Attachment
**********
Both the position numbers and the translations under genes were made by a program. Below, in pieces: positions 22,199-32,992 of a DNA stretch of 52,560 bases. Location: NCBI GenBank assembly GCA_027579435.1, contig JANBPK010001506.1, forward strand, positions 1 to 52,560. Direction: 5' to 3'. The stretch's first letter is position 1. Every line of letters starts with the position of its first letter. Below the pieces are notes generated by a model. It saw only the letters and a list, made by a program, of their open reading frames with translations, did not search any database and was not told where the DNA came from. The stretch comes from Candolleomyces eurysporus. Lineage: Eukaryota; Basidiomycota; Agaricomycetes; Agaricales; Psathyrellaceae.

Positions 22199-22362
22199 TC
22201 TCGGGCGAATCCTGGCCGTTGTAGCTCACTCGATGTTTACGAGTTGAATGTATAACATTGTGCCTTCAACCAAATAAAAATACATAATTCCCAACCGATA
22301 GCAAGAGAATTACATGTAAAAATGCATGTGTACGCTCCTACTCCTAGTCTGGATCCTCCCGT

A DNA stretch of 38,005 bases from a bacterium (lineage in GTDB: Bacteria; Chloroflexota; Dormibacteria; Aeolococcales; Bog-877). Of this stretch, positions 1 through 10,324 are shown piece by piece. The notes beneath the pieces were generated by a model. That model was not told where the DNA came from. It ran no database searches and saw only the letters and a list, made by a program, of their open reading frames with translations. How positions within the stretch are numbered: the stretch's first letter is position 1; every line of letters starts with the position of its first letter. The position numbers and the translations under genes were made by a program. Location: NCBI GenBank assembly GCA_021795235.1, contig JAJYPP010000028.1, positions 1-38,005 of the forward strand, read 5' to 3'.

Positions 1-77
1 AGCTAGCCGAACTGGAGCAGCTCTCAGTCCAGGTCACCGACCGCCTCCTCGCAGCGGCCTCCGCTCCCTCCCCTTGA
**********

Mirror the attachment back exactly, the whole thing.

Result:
Both the position numbers and the translations under genes were made by a program. Below, in pieces: positions 22,199-32,992 of a DNA stretch of 52,560 bases. Location: NCBI GenBank assembly GCA_027579435.1, contig JANBPK010001506.1, forward strand, positions 1 to 52,560. Direction: 5' to 3'. The stretch's first letter is position 1. Every line of letters starts with the position of its first letter. Below the pieces are notes generated by a model. It saw only the letters and a list, made by a program, of their open reading frames with translations, did not search any database and was not told where the DNA came from. The stretch comes from Candolleomyces eurysporus. Lineage: Eukaryota; Basidiomycota; Agaricomycetes; Agaricales; Psathyrellaceae.

Positions 22199-22362
22199 TC
22201 TCGGGCGAATCCTGGCCGTTGTAGCTCACTCGATGTTTACGAGTTGAATGTATAACATTGTGCCTTCAACCAAATAAAAATACATAATTCCCAACCGATA
22301 GCAAGAGAATTACATGTAAAAATGCATGTGTACGCTCCTACTCCTAGTCTGGATCCTCCCGT

A DNA stretch of 38,005 bases from a bacterium (lineage in GTDB: Bacteria; Chloroflexota; Dormibacteria; Aeolococcales; Bog-877). Of this stretch, positions 1 through 10,324 are shown piece by piece. The notes beneath the pieces were generated by a model. That model was not told where the DNA came from. It ran no database searches and saw only the letters and a list, made by a program, of their open reading frames with translations. How positions within the stretch are numbered: the stretch's first letter is position 1; every line of letters starts with the position of its first letter. The position numbers and the translations under genes were made by a program. Location: NCBI GenBank assembly GCA_021795235.1, contig JAJYPP010000028.1, positions 1-38,005 of the forward strand, read 5' to 3'.

Positions 1-77
1 AGCTAGCCGAACTGGAGCAGCTCTCAGTCCAGGTCACCGACCGCCTCCTCGCAGCGGCCTCCGCTCCCTCCCCTTGA